His name is Tyler Perry — that’s him above in drag. He’s a writer, director and actor. And if you’ve never heard of him, you better get busy. His plays, videos, books, TV shows and movies have made him a one-man industry. Tyler Perry’s Meet the Browns came in at No. 2 at the box office over the weekend, behind the family flick Dr. Seuss’ Horton Hears a Who. Dr. Seuss took in $25 million on 4000 screens, while Dr. Perry grabbed $20 million on only half the number of screens. You do the math. Perry, 38, is kicking major ass.
Meet the Browns is the fifth time this African-Americn filmmaker from New Orleans has made the multiplex go ka-ching, starting in 2005 with Diary of a Mad Black Woman and following with Madea’s Family Reunion, Daddy’s Little Girls and Why Did I Get Married. Perry plays several characters, but is most famous for wearing a fatsuit, a white wig and loud floral patterns as Mabel “Madea” Simmons, a formidable woman based on his mother and his aunt. Madea (a southern contraction of the words “mother” and “dear”) speaks her mind, sometimes with a rolling pin or even a gun. Perry, a victim of physical abuse from his father as a child, lets Madea rip on that subject. Movie critics, me included, haven’t always been kind to the soapy theatrics Perry lays on his comedies. The humor is crude and the sentiment gooey. But there’s a beating heart in his work, and it’s all Perry’s. Sure he’s playing to a black audience, but he isn’t pandering the way Hollywood does. Meet the Browns is far from Perry’s best work — beginners are advised to go with Madea’s Family Reunion — though Angela Basset gives a livewire performance as Brenda, a single mother of three who travels from Chicago to the Georgia funeral of the pimp daddy she never knew. Perry’s Madea only shows up near the end. But those who’ve been avoiding Perry’s movies, which are rarely screened in advance for critics, could do worse than Meet the Browns — Drillbit Taylor, for example, doesn’t have an ounce of Perry’s shoot-for-the-fences vigor. And the middling $10 million gross for the Owen Wilson kiddie farce on a whopping 3000 screens speaks volumes.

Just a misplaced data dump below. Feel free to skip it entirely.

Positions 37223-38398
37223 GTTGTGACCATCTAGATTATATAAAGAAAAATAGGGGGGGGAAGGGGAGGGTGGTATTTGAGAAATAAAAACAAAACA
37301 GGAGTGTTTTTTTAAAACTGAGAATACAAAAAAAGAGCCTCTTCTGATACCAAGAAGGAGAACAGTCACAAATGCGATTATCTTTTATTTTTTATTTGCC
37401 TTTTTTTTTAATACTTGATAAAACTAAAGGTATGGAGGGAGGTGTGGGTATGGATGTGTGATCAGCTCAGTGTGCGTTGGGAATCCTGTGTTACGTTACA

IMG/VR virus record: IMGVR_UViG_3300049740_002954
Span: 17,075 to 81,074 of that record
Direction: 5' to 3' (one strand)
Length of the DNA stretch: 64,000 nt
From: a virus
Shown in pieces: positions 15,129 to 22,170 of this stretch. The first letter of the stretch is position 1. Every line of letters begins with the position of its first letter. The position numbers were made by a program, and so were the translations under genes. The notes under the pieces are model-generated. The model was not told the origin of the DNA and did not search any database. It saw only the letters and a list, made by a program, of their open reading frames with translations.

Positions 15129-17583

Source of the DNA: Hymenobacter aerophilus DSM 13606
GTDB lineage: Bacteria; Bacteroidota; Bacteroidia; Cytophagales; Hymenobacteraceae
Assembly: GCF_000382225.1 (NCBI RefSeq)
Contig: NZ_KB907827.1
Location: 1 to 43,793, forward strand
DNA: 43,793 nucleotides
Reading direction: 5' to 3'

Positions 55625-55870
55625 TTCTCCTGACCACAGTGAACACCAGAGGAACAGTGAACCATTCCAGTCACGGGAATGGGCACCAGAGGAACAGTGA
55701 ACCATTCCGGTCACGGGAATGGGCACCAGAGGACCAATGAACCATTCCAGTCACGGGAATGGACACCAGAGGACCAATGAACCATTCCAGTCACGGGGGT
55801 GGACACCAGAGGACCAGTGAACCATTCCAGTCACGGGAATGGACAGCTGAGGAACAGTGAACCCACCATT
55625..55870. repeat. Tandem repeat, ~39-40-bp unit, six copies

Other good news on the box-office front is the $2.6 million take for Under the Same Moon, the biggest opening ever for a Spanish language film in the U.S. Featuring Ugly Betty‘s America Ferrera, this tale of illegal Mexican immigrants shows that the Latino audience is eager to be served and that the issues Patricia Riggen’s film raises strike a universal chord. It’s a damn encourging to see this movie rake it in than watch 10,000 B.c. add another $9 million to unholy wallet. I keep hearing Steven Strait’s surfer caveman asking a tiger to make him a promise: “Do not eat me when I set you free.” This, my friends, is what totals up as a hit 2008 A.D.